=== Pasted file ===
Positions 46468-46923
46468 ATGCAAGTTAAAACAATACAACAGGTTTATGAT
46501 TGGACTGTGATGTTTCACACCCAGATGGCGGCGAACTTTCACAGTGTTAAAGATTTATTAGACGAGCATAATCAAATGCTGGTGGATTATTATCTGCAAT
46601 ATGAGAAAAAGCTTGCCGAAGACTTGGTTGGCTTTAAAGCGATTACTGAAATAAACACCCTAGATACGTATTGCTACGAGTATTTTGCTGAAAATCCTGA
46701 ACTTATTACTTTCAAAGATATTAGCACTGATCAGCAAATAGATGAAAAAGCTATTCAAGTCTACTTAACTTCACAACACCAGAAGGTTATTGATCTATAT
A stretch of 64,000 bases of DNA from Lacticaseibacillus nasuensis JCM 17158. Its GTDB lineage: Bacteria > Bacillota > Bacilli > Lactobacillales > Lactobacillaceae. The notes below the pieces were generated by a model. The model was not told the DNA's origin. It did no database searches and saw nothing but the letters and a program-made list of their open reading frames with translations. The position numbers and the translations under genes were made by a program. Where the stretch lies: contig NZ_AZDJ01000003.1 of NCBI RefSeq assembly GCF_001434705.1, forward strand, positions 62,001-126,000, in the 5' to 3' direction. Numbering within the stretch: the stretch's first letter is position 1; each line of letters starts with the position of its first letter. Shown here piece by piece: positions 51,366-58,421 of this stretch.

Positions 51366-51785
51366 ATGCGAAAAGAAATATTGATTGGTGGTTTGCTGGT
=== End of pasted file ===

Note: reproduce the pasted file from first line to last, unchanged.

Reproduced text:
Positions 46468-46923
46468 ATGCAAGTTAAAACAATACAACAGGTTTATGAT
46501 TGGACTGTGATGTTTCACACCCAGATGGCGGCGAACTTTCACAGTGTTAAAGATTTATTAGACGAGCATAATCAAATGCTGGTGGATTATTATCTGCAAT
46601 ATGAGAAAAAGCTTGCCGAAGACTTGGTTGGCTTTAAAGCGATTACTGAAATAAACACCCTAGATACGTATTGCTACGAGTATTTTGCTGAAAATCCTGA
46701 ACTTATTACTTTCAAAGATATTAGCACTGATCAGCAAATAGATGAAAAAGCTATTCAAGTCTACTTAACTTCACAACACCAGAAGGTTATTGATCTATAT
A stretch of 64,000 bases of DNA from Lacticaseibacillus nasuensis JCM 17158. Its GTDB lineage: Bacteria > Bacillota > Bacilli > Lactobacillales > Lactobacillaceae. The notes below the pieces were generated by a model. The model was not told the DNA's origin. It did no database searches and saw nothing but the letters and a program-made list of their open reading frames with translations. The position numbers and the translations under genes were made by a program. Where the stretch lies: contig NZ_AZDJ01000003.1 of NCBI RefSeq assembly GCF_001434705.1, forward strand, positions 62,001-126,000, in the 5' to 3' direction. Numbering within the stretch: the stretch's first letter is position 1; each line of letters starts with the position of its first letter. Shown here piece by piece: positions 51,366-58,421 of this stretch.

Positions 51366-51785
51366 ATGCGAAAAGAAATATTGATTGGTGGTTTGCTGGT